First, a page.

When talking of similar answers, I think it should be considered how the answer is perceived from the others. For example, there is a difference between the first group of example, and the second one.
- I think that commenter is a used word.
- I believe that an island is a piece of land surrounded by water.
- I have a feeling that a sybil is a woman able to foretell the future.
- The word commenter is reported by the New Oxford American Dictionary, which doesn't report its meaning. Looking for the word in the Corpus of Contemporary American English […].
- As reported from the NOAD island means a piece of land surrounded by water.
- Looking for the word sybil in the New Oxford American Dictionary, I found the following definition: a woman able to foretell the future.
Answers that refer to a dictionary cannot be considered the copy of an answer that doesn't refer to any dictionary, or that refers to another dictionary (especially if one is the American Dictionary, and the other is the British dictionary). They would be a copy if you would cite a dictionary, but then you would not write what that dictionary says, and copy the answer given from the other user.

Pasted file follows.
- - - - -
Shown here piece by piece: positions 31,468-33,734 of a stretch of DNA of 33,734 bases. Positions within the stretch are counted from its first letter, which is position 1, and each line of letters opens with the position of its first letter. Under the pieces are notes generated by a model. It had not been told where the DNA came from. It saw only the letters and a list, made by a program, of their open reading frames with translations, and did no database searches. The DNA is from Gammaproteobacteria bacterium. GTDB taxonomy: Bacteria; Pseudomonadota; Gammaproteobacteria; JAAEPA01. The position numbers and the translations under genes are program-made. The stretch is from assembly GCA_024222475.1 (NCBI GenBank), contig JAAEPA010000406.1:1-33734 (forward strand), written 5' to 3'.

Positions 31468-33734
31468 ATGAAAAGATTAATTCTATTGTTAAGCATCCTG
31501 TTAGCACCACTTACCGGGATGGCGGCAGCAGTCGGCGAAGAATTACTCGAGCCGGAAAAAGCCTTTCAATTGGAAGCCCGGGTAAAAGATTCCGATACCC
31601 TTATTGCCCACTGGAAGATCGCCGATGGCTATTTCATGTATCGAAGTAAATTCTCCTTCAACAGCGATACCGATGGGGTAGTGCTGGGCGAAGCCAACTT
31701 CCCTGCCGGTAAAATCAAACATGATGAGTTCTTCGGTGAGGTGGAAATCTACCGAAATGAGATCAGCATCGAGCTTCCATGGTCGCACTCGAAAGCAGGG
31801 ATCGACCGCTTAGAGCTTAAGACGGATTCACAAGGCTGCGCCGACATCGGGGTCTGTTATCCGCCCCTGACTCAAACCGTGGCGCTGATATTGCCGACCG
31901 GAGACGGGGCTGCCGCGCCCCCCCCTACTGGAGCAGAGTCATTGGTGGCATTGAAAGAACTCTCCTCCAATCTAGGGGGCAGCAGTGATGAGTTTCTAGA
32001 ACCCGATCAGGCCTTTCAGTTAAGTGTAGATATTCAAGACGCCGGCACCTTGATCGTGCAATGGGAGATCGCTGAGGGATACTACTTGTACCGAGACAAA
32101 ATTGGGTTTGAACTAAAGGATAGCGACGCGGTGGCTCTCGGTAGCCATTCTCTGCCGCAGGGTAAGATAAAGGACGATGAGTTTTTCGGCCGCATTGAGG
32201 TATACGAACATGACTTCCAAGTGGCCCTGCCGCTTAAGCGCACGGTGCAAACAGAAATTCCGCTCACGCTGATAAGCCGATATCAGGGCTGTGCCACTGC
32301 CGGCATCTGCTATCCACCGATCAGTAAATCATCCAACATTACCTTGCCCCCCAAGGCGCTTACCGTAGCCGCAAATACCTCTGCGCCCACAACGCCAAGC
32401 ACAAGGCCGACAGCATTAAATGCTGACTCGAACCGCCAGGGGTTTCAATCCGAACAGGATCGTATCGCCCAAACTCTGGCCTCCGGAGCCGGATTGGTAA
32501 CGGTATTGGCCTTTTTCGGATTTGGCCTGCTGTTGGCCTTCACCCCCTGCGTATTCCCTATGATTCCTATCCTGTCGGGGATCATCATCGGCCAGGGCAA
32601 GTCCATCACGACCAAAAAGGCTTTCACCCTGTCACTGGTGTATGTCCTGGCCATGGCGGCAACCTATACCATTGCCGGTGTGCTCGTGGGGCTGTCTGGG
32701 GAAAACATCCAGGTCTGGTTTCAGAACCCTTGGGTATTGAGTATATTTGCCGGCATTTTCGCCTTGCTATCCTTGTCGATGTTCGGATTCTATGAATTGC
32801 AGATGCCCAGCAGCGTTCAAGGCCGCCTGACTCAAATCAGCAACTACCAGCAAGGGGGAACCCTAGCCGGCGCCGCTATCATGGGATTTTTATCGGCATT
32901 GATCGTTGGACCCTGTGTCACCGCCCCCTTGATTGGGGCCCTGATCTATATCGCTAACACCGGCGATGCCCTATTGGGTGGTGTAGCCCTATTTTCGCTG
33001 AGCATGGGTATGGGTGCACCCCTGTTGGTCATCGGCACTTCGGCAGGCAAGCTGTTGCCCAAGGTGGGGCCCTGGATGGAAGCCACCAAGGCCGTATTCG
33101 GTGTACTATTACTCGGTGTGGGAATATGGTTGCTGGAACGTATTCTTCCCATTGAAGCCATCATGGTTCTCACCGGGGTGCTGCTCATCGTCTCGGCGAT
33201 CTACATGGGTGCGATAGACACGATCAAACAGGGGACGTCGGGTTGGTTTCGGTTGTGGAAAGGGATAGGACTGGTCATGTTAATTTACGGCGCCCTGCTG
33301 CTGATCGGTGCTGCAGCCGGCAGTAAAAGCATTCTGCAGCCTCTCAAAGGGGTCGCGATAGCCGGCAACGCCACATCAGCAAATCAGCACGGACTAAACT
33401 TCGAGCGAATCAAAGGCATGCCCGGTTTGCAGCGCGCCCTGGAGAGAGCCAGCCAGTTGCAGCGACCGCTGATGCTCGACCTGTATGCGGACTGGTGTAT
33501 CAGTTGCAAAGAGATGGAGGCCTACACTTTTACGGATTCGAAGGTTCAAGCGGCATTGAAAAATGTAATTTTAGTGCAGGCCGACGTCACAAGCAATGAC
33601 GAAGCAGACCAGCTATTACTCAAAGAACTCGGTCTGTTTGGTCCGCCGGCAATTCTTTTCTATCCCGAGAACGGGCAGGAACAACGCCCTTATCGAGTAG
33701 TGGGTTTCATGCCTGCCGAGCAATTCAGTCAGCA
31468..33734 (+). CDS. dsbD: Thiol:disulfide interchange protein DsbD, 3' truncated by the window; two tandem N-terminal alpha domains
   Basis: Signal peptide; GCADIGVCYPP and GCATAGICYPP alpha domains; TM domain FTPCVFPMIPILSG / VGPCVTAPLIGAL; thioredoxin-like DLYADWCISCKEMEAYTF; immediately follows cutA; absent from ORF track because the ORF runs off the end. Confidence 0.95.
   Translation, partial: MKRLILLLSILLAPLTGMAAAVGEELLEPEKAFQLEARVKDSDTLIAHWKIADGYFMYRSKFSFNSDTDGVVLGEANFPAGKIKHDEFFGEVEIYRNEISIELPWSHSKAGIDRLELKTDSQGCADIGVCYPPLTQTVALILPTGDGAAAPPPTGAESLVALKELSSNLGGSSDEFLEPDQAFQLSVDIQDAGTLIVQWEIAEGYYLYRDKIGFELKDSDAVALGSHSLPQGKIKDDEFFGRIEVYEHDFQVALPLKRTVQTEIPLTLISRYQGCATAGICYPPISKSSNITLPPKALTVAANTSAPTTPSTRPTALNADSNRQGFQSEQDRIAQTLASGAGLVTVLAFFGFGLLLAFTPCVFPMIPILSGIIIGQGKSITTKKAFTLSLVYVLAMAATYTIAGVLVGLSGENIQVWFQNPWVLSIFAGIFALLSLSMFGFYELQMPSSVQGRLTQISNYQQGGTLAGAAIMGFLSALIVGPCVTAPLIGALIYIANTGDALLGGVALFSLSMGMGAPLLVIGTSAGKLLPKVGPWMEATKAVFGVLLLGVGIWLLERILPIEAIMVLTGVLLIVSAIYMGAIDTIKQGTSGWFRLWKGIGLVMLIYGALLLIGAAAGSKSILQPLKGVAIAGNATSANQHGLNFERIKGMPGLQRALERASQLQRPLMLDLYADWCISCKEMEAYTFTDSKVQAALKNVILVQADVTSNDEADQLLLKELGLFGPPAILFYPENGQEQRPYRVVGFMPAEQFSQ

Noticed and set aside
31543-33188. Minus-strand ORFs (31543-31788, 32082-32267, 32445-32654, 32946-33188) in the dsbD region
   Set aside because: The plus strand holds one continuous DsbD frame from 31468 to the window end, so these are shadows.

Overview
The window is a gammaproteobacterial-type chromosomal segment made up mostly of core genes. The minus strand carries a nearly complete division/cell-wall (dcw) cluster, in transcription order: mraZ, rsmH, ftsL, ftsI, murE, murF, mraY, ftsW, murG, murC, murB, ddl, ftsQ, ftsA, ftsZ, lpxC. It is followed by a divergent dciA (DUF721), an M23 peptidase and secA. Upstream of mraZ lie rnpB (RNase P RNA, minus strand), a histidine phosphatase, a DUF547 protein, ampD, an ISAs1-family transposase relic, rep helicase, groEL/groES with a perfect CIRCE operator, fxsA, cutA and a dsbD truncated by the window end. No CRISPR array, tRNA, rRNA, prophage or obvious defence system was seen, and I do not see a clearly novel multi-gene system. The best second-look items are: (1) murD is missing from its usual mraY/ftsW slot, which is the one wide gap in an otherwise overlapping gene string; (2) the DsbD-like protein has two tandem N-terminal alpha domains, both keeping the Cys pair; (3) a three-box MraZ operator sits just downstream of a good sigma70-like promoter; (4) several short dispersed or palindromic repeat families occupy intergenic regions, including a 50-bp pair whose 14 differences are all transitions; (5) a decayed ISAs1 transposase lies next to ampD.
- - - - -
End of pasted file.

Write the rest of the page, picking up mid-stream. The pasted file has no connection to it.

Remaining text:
When considering if two questions are similar, I would also include the tone of the answer: An answer should not express an opinion about who asked the question; the topic is the question, not who asked it.
Replies that include phrases like you didn't hear well, or your dictionary has been printed when Napoleon was only three years old, make the answer full of denigration. Between an answer that express an opinion about who asked the question and one that doesn't do that, I would surely choose the second one.
Is it an acceptable practice to downvote other answers that are too similar to previously given answers?
I would say it's not acceptable if the down-vote is made from another user who already answered to the question, and down-votes the other answers given to the same question just to put his/her own answer in evidence, and avoid another answer is accepted from who asked the question.
I would then not down-vote a question that is equivalent to another one, and let who asked the question decide which one is more clear for him. Between an answer that is not clear for who asked the question, and one that is clear to who asked the question, the user will probably select the one that is clearer to him; if you down-vote a question which is not wrong, the OP would probably select the other question, even if he understand better the other one (especially if the user understand the down-vote as the answer is not correct).